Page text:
DURHAM, NC - After Clemson dropped its series to rival South Carolina in March by being shut out in two of the three games, the Tigers' coaching staff went back to the proverbial drawing board in hopes of tweaking their offensive game plan.
"We knew we had some really good athletes," assistant head coach Bradley LeCroy said, "and we wanted to use it - use our speed, use our athleticism."
The Tigers had only eight career home runs on the roster entering the 2013 season, and while some pop eventually emerged from players such as Shane Kennedy and Garrett Boulware, head coach Jack Leggett believed his team needed to play to the strengths LeCroy mentioned in order to put more pressure on its opponents.
"We do run pretty well as a team," Leggett said Wednesday after his squad practiced at Durham Bulls Athletic Park, "and it just became a conscious effort from that point on to be a little bit more daring and play with a little more reckless abandon."
It wasn't an instant transition for Clemson to adapt its new style of play - as it still stood just 16-11 through its first 27 games - but once it figured out the formula, it has been a formula for success.
The Tigers enter this week's Atlantic Coast Conference tournament having won 23 of their last 29 games, and a big reason for that success has been speed on the base paths.
Clemson leads the ACC in stolen bases with 102 in 56 games, good for 1.8 per game, but the Tigers have nearly doubled their stolen base totals during the second half of the season.
After stealing just 36 bases in the first 28 games (1.3 per game), Clemson swiped 66 bags (2.4 per game) during the final 28 games of the regular season.
"(Coach) has pinpointed it all season, and I think we've just kind of gotten loose and in the habit of doing it," junior utility player Shane Kennedy said of the team's hefty stolen base totals. "It's kind of come naturally. At first it was something that we had to force, but now it's just instinct - you just go."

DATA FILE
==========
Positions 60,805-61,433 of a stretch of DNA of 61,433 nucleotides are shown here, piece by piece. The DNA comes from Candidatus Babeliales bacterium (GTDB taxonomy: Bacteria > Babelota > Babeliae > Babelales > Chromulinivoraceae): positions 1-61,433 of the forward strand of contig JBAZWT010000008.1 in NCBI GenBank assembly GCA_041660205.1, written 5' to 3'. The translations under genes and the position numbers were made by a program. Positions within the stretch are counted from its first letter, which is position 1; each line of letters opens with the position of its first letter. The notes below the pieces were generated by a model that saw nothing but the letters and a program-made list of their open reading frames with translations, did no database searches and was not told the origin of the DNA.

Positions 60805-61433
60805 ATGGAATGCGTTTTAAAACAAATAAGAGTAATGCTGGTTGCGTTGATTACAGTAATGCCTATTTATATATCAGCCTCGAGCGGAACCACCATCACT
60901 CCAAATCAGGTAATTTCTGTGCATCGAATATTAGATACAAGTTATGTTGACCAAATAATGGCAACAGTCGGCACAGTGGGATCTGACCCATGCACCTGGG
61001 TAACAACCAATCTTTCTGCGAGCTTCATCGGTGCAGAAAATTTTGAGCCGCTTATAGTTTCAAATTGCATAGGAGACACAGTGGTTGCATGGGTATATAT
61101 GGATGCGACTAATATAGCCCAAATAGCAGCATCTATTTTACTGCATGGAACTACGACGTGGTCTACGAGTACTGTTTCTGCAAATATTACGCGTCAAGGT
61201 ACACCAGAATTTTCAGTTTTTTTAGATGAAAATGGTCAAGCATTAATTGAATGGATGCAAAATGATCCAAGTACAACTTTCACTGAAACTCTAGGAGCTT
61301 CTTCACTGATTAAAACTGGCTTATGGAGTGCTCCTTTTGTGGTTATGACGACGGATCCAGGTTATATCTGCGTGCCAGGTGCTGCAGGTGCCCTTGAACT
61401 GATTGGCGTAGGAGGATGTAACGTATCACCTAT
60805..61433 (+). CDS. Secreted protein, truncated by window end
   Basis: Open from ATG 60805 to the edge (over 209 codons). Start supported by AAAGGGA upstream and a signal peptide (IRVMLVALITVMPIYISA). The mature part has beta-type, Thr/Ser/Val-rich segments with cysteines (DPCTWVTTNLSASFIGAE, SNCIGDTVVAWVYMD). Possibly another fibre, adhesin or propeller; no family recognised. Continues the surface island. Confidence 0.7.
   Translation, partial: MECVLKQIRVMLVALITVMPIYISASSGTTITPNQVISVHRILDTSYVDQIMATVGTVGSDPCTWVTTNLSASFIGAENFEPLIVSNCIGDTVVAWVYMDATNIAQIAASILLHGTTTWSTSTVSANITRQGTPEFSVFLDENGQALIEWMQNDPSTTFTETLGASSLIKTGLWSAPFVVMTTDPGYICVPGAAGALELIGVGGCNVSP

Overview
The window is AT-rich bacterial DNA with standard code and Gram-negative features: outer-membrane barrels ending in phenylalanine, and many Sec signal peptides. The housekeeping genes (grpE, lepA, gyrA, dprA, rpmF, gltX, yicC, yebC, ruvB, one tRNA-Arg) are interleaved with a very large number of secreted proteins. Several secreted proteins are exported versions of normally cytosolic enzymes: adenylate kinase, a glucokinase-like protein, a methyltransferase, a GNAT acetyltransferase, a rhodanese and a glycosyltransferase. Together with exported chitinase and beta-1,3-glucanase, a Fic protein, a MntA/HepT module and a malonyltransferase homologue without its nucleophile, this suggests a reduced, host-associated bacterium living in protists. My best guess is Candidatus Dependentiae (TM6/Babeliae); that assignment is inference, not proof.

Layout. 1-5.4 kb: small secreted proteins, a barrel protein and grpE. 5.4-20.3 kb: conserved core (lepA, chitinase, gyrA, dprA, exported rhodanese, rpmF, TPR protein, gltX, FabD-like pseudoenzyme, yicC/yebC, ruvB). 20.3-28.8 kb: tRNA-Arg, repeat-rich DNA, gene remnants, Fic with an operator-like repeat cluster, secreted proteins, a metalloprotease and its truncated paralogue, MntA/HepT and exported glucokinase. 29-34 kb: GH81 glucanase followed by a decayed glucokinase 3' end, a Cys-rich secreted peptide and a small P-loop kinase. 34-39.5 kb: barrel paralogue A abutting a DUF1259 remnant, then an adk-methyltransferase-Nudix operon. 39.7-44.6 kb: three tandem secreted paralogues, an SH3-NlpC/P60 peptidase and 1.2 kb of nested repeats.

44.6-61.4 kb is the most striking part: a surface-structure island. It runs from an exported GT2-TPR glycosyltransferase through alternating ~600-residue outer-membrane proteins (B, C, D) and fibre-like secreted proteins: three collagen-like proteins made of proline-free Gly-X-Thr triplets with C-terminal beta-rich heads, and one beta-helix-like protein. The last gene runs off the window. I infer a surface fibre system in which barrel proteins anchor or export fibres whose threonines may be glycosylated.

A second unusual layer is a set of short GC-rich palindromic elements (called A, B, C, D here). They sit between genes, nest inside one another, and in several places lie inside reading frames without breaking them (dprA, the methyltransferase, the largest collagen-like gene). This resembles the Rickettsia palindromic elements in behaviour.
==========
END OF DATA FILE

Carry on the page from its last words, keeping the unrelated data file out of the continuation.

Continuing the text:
Thomas Brittle leads the team with 19 steals on the season, and four more Tigers -Kennedy (18), Steven Duggar (15), Jay Baum (10) and Steve Wilkerson (10) - have double-digit steals. Nine Tigers have at least six steals, as well.
"This is one of the fastest teams I've ever played on," said Brittle, the Tigers' senior centerfielder. "Everybody has an aggressive mindset on the bases, and it's not just stolen bases, it's on base hits going first to third and putting more pressure on the defense.
"I definitely think it helps as far as our attitude going into games, because once guys start running the bases like that, then it kind of carries over to the next guy and helps us get things going."
Brittle said a primary key to the Tigers' success on the base paths has been Leggett's willingness to put the decision-making in his players' hands, even if he admitted his head coach still puts up the stop sign a little too often for his taste.
"He gives us the green light pretty often, though," Brittle said. "He likes us playing aggressive. He's an aggressive guy, and he knows the guys that have a good feel for it. And the ones that don't, he kind of just plays it by ear, and if he feels like it's a good situation for them to do it, then he can put a steal on. I feel like he's got a pretty good sense of letting guys go with it and getting what they can."
The Tigers are the only team in the conference to have reached triple digits in stolen bases and have also attempted more steals (139) than any other league team. That aggressiveness has been a key to Clemson finishing fifth overall in the ACC standings despite hitting the fourth-fewest home runs (18).
"One through nine (in our lineup) can run, and it has worked for us, as far as stealing bases or taking the extra base or even just getting down the first-base line," Kennedy said. "It's really worked for us."
Clemson, the No. 5 seed in the ACC tournament, opens its tourney slate against No. 4 seed N.C. State at 7 p.m. Wednesday and then gets a day off before facing No. 1 seed North Carolina at 7 p.m. Friday and No. 8 seed Miami at 3 p.m. Saturday.
For his part, Leggett likes what he sees out of his team entering this week's games.
"When we play that aggressive style of baseball, and our kids use their speed like we can and run the bases and use our bunt game and everything, then I really like the way we play," Leggett said. "Our engine's been churning pretty good for the last 25 or 30 games, so I want to keep that thing going."